Latvia will continue to intervene to defend its fixed-rate currency as it has sufficient foreign exchange reserves to do so, Bank of Latvia governor Ilmars Rimsevics told CNBC in an exclusive interview Wednesday.
The Baltic country, which was hard hit by the global economic downturn, has no plans to devalue the lat and will not ask for more funds from the International Monetary Fund, Rimsevics added.
"We are in the (IMF) program and we don't have to go anywhere and we don't have to go and ask for more," he told "Worldwide Exchange."
"There will be new money disbursed as more reviews are in place," Rimsevics added.
Latvia has had to resort to a loan of around 7.5 billion euros ($10.5 billion) from the IMF to support its currency as its economy slumped by nearly 20 percent last quarter.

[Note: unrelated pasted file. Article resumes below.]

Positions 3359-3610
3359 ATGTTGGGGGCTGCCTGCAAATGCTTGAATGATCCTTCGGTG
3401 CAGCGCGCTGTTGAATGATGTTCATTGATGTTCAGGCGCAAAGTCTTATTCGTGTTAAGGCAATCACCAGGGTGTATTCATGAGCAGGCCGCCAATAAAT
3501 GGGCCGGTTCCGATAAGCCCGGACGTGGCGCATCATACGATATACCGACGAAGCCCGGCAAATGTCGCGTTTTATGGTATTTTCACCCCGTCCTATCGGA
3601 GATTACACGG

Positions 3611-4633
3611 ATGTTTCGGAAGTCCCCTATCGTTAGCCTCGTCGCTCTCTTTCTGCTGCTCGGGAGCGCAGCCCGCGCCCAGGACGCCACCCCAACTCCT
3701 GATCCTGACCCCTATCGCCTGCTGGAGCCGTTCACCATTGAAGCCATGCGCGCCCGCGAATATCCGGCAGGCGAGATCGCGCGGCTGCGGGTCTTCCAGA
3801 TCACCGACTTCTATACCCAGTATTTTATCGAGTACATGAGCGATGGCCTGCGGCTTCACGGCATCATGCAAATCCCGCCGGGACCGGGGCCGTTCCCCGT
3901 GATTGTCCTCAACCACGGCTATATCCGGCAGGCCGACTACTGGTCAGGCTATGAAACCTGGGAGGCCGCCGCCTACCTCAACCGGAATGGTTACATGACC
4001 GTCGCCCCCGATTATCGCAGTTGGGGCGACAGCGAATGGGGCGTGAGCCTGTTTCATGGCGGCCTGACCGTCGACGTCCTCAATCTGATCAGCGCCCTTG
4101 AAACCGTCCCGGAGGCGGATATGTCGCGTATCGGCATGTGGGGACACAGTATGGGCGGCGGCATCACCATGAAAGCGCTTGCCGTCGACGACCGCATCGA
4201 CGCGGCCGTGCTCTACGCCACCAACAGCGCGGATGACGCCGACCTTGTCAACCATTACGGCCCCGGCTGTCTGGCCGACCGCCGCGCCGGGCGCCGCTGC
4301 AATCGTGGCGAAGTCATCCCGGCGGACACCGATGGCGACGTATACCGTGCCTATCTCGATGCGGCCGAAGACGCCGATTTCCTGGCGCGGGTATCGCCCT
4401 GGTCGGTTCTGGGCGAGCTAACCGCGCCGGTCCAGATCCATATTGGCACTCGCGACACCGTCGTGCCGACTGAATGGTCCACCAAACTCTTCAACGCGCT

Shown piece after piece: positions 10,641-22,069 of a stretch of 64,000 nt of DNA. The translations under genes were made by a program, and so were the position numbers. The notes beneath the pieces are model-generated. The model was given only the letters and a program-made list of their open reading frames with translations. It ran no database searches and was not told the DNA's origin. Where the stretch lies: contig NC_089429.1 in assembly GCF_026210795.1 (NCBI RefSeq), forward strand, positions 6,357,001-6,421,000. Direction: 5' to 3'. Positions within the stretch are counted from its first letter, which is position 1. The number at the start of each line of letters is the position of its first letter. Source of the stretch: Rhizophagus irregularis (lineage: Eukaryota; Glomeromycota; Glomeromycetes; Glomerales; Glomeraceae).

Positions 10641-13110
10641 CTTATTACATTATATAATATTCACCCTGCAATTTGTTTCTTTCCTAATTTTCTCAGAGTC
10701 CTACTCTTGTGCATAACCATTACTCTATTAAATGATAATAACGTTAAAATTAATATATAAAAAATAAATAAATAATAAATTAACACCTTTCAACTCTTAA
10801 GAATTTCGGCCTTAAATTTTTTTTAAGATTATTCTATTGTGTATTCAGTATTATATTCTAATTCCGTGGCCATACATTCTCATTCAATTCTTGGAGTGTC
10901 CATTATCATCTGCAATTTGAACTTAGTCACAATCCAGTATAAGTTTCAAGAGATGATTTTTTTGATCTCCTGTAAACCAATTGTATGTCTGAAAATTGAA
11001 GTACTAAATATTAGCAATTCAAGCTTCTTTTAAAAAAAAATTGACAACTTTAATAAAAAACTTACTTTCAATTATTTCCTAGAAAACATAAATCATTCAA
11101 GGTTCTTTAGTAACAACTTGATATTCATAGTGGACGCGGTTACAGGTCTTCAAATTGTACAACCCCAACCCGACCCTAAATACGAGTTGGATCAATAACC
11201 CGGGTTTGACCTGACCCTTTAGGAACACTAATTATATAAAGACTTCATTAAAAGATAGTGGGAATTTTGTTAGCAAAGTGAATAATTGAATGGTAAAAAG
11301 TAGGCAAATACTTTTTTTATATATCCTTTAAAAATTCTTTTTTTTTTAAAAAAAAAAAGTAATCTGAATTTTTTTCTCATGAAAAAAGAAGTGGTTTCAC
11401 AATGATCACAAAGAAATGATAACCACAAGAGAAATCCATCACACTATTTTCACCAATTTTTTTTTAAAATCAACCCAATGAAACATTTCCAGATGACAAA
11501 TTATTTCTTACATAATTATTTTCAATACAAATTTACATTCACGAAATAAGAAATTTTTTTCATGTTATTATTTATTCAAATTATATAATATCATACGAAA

But the government had to take tough measures such as cutting spending and raising taxes in the middle of a deep recession to meet the terms of the loan and analysts have speculated that at some point the country will have to devalue the currency to ease the pain of economic adjustment.
Lending has fallen in the Baltic country of 2.3 million, but Rimsevics said he was not worried as the trend was normal after years of growth.
"Latvia's lending expanded 60-70 percent between 2004 and 2007. Only now, last month, in July, lending on an annual basis fell for the first time down in negative territory. Probably a contraction this year will be between 5-7 percent, I believe this is within the line that we have been predicting," he said.
"I think for the moment the banks don't see good projects so lending is coming down," Rimsevics added.
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